An Exploratory Essay Confronting the Issues Involving Children with Incarceration Parents and How to Break the Cycle

As a child, my mother would stand on the porch of the third floor projects in the St. Bernard Housing Development and scream my name when it was time to come inside. Worried about what was waiting in the hallways leading to our apartment, she would meet me half way to ensure my safety. You see, trauma was normal growing up, but the hardest part was finding the best way to deal with it.

This November, I’ll be thirty-five years old. To some, it is a time to celebrate, but for me, it is the time I fight to hold back tears because it means another year my dad has been incarcerated. For thirty-five years, I have been denied the opportunity to wake up and say, “Good morning, Daddy,” and “Have a great day.” Instead, I have repeatedly heard, “You have a collect call from an inmate at a Louisiana State Prison.” I have spent my life with my dad behind bars, trying to raise me as if he were present in my life. I cannot tell you what it is like to have dinner with my dad or to attend an event with him. I was never afforded that opportunity.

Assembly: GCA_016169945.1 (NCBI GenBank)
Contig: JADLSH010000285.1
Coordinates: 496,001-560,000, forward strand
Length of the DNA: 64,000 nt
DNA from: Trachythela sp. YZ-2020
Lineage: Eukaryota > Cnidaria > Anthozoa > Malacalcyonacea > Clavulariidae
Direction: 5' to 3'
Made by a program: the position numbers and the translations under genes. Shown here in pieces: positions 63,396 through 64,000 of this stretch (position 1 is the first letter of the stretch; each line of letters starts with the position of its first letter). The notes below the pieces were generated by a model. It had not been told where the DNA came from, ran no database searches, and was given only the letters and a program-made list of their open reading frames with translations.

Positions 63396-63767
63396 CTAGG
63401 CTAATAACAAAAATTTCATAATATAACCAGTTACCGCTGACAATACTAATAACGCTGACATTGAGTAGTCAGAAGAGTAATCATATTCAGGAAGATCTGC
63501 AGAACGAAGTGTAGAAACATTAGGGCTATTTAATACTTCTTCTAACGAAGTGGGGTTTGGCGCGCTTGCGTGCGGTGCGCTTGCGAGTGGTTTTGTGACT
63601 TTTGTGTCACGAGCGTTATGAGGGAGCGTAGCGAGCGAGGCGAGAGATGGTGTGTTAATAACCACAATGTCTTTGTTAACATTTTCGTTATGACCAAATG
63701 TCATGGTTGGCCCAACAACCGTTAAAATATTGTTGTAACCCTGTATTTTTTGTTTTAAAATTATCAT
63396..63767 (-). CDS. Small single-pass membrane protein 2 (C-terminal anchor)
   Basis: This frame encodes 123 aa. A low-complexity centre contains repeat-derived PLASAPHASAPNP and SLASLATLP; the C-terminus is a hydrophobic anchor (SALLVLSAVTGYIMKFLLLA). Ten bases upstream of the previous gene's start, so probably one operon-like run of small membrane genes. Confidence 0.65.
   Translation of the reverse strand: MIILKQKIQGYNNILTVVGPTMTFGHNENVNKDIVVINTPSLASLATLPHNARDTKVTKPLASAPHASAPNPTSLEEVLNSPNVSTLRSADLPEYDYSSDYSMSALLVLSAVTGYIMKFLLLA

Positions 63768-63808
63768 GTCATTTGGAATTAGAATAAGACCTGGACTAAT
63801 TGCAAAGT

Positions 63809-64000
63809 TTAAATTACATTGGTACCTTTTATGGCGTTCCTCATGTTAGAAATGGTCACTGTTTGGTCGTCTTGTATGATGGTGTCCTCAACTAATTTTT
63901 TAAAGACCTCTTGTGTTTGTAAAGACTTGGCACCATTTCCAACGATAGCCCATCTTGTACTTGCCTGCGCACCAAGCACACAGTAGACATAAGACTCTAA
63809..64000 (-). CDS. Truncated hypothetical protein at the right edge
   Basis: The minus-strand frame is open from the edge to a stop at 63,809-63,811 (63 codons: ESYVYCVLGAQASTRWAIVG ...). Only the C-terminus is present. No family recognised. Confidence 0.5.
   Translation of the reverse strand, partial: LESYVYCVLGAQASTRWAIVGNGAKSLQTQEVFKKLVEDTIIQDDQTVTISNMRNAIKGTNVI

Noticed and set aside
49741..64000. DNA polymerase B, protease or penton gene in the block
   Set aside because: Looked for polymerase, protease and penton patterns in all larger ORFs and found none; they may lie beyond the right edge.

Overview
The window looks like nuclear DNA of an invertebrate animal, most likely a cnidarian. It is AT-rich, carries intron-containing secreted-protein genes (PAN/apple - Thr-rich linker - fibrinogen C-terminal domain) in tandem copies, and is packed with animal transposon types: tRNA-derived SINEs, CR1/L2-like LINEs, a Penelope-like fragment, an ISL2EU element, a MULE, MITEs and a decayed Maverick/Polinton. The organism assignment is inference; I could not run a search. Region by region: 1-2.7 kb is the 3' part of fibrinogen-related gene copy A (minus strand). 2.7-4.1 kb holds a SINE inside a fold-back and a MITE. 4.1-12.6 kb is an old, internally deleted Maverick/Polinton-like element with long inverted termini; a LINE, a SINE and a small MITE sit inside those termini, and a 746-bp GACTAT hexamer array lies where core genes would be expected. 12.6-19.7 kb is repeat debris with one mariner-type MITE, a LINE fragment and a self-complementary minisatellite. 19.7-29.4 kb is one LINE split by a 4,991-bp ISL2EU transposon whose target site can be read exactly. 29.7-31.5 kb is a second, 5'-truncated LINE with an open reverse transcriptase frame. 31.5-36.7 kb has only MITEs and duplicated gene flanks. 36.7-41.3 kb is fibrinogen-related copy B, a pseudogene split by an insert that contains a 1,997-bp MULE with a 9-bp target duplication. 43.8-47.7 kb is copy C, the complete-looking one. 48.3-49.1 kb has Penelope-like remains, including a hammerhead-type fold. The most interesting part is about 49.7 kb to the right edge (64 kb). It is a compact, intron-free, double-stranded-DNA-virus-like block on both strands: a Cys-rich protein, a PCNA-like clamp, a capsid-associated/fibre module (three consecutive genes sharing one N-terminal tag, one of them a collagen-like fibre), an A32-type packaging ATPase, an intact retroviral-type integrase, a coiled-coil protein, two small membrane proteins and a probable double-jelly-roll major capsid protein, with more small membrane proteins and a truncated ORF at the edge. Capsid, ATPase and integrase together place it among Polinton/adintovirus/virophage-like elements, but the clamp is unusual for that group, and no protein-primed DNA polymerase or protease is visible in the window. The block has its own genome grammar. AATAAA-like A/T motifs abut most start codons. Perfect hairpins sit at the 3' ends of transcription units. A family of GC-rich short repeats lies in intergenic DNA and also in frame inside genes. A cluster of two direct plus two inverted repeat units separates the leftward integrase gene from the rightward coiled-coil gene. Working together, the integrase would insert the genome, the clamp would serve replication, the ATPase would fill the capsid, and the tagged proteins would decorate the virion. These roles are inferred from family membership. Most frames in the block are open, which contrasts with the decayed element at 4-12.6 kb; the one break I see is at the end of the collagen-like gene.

These are my words and my thoughts on breaking the cycle that children of incarcerated parents often face in New Orleans and how it affected me personally. In addition, this essay will argue for the critical role city and state officials, along with community leaders, have in providing solutions to end the trauma that children with incarcerated parents face. More importantly, this essay provides guidance on how to break the cycle of broken families in New Orleans.

Read more at Loyola Law Review.